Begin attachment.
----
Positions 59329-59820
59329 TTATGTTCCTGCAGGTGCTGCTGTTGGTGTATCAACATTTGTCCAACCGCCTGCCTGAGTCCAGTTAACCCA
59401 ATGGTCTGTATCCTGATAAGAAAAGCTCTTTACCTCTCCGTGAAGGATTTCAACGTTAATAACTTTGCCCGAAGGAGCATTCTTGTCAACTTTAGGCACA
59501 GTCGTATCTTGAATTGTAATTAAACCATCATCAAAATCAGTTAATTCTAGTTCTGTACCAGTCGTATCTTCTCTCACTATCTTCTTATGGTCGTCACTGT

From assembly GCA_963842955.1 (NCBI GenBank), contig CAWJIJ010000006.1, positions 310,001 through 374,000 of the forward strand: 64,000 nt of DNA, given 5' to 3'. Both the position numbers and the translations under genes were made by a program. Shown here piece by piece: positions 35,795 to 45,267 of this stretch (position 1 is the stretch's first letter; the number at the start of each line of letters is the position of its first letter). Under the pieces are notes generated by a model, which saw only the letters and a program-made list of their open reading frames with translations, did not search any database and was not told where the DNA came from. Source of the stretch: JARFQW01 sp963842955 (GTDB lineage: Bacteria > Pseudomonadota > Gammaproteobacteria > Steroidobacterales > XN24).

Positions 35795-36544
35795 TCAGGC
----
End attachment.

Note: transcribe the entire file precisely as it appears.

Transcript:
Positions 59329-59820
59329 TTATGTTCCTGCAGGTGCTGCTGTTGGTGTATCAACATTTGTCCAACCGCCTGCCTGAGTCCAGTTAACCCA
59401 ATGGTCTGTATCCTGATAAGAAAAGCTCTTTACCTCTCCGTGAAGGATTTCAACGTTAATAACTTTGCCCGAAGGAGCATTCTTGTCAACTTTAGGCACA
59501 GTCGTATCTTGAATTGTAATTAAACCATCATCAAAATCAGTTAATTCTAGTTCTGTACCAGTCGTATCTTCTCTCACTATCTTCTTATGGTCGTCACTGT

From assembly GCA_963842955.1 (NCBI GenBank), contig CAWJIJ010000006.1, positions 310,001 through 374,000 of the forward strand: 64,000 nt of DNA, given 5' to 3'. Both the position numbers and the translations under genes were made by a program. Shown here piece by piece: positions 35,795 to 45,267 of this stretch (position 1 is the stretch's first letter; the number at the start of each line of letters is the position of its first letter). Under the pieces are notes generated by a model, which saw only the letters and a program-made list of their open reading frames with translations, did not search any database and was not told where the DNA came from. Source of the stretch: JARFQW01 sp963842955 (GTDB lineage: Bacteria > Pseudomonadota > Gammaproteobacteria > Steroidobacterales > XN24).

Positions 35795-36544
35795 TCAGGC